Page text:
Pondlife: What Lives in the Water Here?
Our world is microbial. In every drop of water and handful of soil there are thousands of microbes, living out their lives and making ours possible. They produce our oxygen and degrade our waste. They provide plants with critical nutrients and help us digest our food.
The term microbe means any living thing that is too small to be seen with the naked eye. Bacteria are microbes, but so are many other types of organisms. Protists, algae, and archaea are all microbes. In fact, there are more species of microbes than there are species of plants, animals and fungi combined.
A few weeks ago I visited Brooklyn Botanic Garden to examine the microbial menagerie in some of the water features. The Garden has several freshwater ponds, and each has its own characteristics. The lily pools, for instance, get sun all day and are lined with concrete. The plants grow in submerged pots filled with soil. The newest pond in the Water Garden has an earth bottom with a deep layer of soft mud and silt. The water here is filtered by a bank of sand and rocks as it flows in from a brook. I took samples from both.
My first stop was one of the pools on Lily Pool Terrace, where the water was looking decidedly green. I always get excited by green water. Green indicates an overgrowth of algae. These kinds of blooms can sometimes be harmful, producing toxins or sapping the pond of nutrients. But in general, these overgrowths are part of the normal seasonal cycles of the pond. Freshwater species of microbes, particularly algae, tend to bloom over the summer due to the warm temperatures and many hours of sunlight. And when that happens, other microbial species can bloom too, making their homes on and around the algae.
The first species I filmed from the lily pool was a colony of Epistylis ciliates. Ciliates are a type of unicellular protist. Epistylis is a genus of bell-shaped cells that grow in colonies. Each cell sits atop a fine stalk, which anchors it in place. This colony is anchored to a green alga that I collected near the edge of the pool. An Epistylis cell is a hunter. Its top has a ring of hairlike structures called cilia (ciliates always have cilia—that’s how they get their name).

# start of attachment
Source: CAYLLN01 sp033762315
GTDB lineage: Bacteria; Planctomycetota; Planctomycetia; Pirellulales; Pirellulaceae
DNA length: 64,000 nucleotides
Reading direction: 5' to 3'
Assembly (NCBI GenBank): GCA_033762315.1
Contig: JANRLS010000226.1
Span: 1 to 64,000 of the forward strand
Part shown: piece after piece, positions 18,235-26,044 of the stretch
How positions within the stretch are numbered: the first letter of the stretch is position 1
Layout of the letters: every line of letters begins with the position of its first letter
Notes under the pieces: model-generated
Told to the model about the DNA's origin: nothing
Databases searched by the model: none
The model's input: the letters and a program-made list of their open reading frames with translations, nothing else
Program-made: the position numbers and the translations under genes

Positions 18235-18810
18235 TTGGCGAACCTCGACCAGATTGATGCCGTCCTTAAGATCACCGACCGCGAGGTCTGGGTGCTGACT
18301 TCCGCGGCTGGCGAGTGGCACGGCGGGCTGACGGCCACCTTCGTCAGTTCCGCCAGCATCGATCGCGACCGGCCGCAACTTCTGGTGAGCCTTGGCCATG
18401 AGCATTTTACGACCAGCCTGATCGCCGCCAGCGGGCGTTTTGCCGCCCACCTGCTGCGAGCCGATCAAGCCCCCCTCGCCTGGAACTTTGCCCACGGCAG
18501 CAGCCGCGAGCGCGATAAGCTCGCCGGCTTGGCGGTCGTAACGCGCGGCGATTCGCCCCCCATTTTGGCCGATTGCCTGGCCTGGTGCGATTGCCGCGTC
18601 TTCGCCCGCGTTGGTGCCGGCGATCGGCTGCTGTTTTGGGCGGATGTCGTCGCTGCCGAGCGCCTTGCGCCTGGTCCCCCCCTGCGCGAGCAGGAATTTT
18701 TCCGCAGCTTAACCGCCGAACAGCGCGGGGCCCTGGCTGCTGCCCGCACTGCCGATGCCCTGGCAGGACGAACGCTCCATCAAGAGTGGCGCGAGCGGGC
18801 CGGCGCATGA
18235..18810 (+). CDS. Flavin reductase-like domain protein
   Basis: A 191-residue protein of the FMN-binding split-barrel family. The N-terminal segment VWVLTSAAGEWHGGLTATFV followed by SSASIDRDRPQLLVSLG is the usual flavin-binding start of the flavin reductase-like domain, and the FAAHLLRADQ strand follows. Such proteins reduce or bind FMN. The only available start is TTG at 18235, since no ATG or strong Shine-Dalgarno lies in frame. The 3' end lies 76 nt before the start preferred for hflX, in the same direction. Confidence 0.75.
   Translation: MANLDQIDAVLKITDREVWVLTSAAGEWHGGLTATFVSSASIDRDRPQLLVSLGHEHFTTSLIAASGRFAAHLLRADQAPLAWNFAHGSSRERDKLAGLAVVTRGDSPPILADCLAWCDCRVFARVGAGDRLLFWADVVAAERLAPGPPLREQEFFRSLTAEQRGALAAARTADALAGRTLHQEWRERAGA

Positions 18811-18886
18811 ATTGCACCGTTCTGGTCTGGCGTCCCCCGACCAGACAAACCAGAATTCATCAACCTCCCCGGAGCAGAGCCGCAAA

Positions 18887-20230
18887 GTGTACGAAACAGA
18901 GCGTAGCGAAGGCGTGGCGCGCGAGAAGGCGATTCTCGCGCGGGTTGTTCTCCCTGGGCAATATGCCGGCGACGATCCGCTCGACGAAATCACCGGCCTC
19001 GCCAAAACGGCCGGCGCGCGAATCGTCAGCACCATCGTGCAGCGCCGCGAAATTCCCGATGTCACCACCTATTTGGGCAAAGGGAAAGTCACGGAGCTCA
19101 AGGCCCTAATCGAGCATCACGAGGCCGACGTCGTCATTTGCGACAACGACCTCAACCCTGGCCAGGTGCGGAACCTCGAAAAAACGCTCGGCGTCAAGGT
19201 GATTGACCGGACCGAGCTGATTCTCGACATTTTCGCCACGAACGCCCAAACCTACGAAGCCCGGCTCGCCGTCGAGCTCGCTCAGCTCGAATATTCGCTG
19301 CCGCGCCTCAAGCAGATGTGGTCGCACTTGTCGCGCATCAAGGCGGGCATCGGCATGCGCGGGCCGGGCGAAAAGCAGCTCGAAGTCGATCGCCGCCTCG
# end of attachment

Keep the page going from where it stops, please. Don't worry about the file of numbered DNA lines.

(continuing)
The cilia surround the mouth of the cell and beat back and forth to create a current in the water. That current draws in cells that happen to pass by. Each Epistylis cell here contains green dots. Those green dots are cells of the some of the same algae that give the lily pools their green color. These algal cells have been consumed by the Epistylis. If you watch carefully, about halfway through the clip, the second cell in from the left catches a passing green algal cell and swallows it. Yum.
This second clip is of a rotifer from the Collotheca genus, another common pond resident living among the algae. Rotifers are microscopic animals made up of several hundred cells. They have tiny mouths and stomachs and even some neurons. This particular rotifer is carrying eggs—those two oval lumps near its base. Rotifers stay attached to their eggs until they mature. They are doting parents indeed. Like the ciliate above, this rotifer also lives by eating algae. It has long sticky tentacles that extend from its top end, surrounding its mouth. The rotifer uses these tentacles like a fishing net, waiting for morsels of food to swim in and become entangled.
Over in the Water Garden pond, things are a little different. The water itself is clear and for the most part free of algae. Perhaps bloom species of algae haven’t colonized this pond yet, or perhaps the pond’s filtration system keeps them out. Unlike the lily pools, this pond has a mud bottom.
As I walked up to the pond’s edge to take a close look, I also noticed that the muddy bottom was coated in a thin layer of air bubbles. Algae living in the muddy bottom will produce oxygen as a byproduct of photosynthesis. This oxygen accumulates into small bubbles, kept in place by water tension. Bubbles on the surface of the mud indicate microbes living within. I scooped up some of the mud from the pond to take a look at the microscopic bubble blowers.
Soil and mud and silt are hotbeds of microbial life, although they tend to accumulate different species from those of the water above. Sure enough, the type of algae living in the mud are not green but golden brown. They are diatoms, which contain pigments that absorb different wavelengths of light than those of green algae. Not all wavelengths penetrate the surface of the water. The pigments in diatoms are better at absorbing those that can, so they can live at greater depths than the green algae.
The diatoms living here are in the genus Navicula, meaning boat shaped. And boat shaped they sure are. Each diatom cell sits within a shell made of glass called a frustule. The diatom builds its frustule by collecting silica from the environment and then excreting it around itself. They are beautiful organisms. Navicula frustules taper at each end, giving them their distinctive boat-hull shape. Navicula diatoms are also capable of movement, and the ones here are constantly on the go. They glide back and forth through the mud, moving in and out of sunlight and away from predators.
Just like green algae in the lily pools, the golden-brown diatoms in the Water Garden pond make a great meal for hungry microorganisms. Lurking in the mud is another type of ciliate, a cyrtophorian ciliate. These unicellular predators are also covered in cilia, just like Epistylis, but they use their cilia for movement and are not anchored in place like Epistylis. They forage through the mud, just like a badger in the forest undergrowth. On the bottom of the cell there is a mouth ready to scoop up any diatom that can’t get out of the way fast enough. These ciliates are already full of diatoms but are still looking for more. No wonder the diatoms are always on the move.